Wikipedia:Wikipedia Signpost/2019-03-31/Community view
During Jumu'ah (Friday Prayer) on 15 March 2019, a gunman went to two mosques in Christchurch, New Zealand, and killed 50 Muslims, injuring dozens more. It was one of the worst mass shootings of modern times, and the worst in New Zealand since the 19th century New Zealand Wars. The Wikipedia article on the mosque shootings was created an hour and a half after the gunman began shooting, and had hundreds of edits in the first two hours as information trickled in. Twenty four hours and a thousand edits later it was a 1,300 word article; currently it's 5000 words with 320 references, written by 624 editors. Debate raged on the Talk page: should footage from the attacker's rampage be included? What about links to the (inevitable) manifesto? Do we make a Wikipedia page about it? (A resounding no.) When do we call the gunman a terrorist? Should we give him a Wikipedia page, since we have pages for Hitler and Stalin? (Another no.) Bizarrely, there was a huge debate over whether Queen Elizabeth II is "New Zealand's head of state" or "Queen of New Zealand".
After a mass shooting like this, we're often shocked and angry and want to know what we can do to help. Giantflightlessbirds is currently on a one-year grant-funded contract as New Zealand Wikipedian-at-large. Based at the National Library of New Zealand, he began photographing Wellington examples of the aftermath of the attacks: flags at half-mast, floral tributes, posters and graffiti in support of the Muslim community. There were only four photos in the relevant Commons category so he put out a call for people to donate their own photos. As of this writing, there are now 136 images, almost all from volunteers who'd never uploaded to Commons before.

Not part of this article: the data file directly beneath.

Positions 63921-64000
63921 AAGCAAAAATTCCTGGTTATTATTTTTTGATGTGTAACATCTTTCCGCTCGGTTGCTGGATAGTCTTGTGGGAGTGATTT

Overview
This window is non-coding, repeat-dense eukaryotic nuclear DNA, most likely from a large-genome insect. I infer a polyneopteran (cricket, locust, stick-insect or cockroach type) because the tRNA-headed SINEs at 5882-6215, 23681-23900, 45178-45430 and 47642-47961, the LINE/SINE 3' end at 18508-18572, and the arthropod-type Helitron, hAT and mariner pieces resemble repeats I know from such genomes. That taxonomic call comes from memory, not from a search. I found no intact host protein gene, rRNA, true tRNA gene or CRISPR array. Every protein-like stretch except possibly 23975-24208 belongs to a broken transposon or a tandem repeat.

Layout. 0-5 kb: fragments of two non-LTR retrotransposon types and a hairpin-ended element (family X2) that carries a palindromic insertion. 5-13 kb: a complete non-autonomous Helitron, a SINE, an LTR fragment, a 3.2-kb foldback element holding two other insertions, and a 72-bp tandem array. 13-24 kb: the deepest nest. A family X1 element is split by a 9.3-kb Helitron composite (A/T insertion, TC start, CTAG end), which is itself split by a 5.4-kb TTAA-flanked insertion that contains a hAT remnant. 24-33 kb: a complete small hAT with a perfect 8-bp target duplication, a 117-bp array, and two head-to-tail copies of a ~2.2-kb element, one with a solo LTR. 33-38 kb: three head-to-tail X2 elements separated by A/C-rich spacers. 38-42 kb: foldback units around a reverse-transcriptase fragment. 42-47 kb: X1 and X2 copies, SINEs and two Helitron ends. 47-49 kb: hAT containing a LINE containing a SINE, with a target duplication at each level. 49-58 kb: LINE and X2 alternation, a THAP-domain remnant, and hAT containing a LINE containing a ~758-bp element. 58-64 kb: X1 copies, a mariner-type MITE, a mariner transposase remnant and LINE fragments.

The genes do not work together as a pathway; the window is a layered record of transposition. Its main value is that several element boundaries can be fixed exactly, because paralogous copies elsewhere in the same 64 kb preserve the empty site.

Schwede66's photos are yet to come; the whole experience is still very raw for him. He was a volunteer marshal in Cathedral Square looking after 2,000 peaceful School strike for climate children ("easy job", he thought) when Police informed the marshals to get the Square emptied because "there is a gunman on the loose". The marshals knew this was happening at Al Noor Mosque, just 2 kilometres (1.2 mi) from the Square.
The artist Shaun Yeo drew the Crying Kiwi cartoon shortly after the attack, and reproductions of it began appearing in the floral tributes laid outside mosques all over the country. It was widely shared online, seen by over 3.4 million people in the first two days after the attacks. When approached, Yeo was happy to donate the cartoon to Commons under an open license; he said he "never intended to make money out of it".
The Christchurch City Council photographer Kirk Hargreaves took an incredible photo of Prime Minister Jacinda Ardern meeting with the Muslim community. After some negotiation they agreed to release the photo to Commons; in the last ten days it's had over 3 million views. It's a treasure to have at Commons; The Guardian has even published an article about the photo.
One problem has been over-vigilant Commons editors, trying to speedily delete photos of children's hand-drawn tributes and clip-art posters of support, claiming they're copyright violations. An uncleared EXIF cache in one new uploader's camera led to her receiving a stream of messages accusing her of copyright violation and threatening her with blocking. It's important we realise that during tragedies like this many newbies will arrive, wanting to do what they can to add images to the historical record. Many of them will be sad, angry, or grieving. We need editors to be patient, aware of Freedom of Panorama and de minimis, and willing to work with photographers to secure clearances for any derivative works rather than simply flag them for deletion.
Images are important. They will define these attacks to people around the world, to our descendants, to the history books. Too often the only images repeated after a tragedy are ones of anger and fear and hatred, and because these generate clicks they propagate through the media. As editors we have to be aware of this bias and work harder to tell the whole story, because Wikipedia is the first draft of history.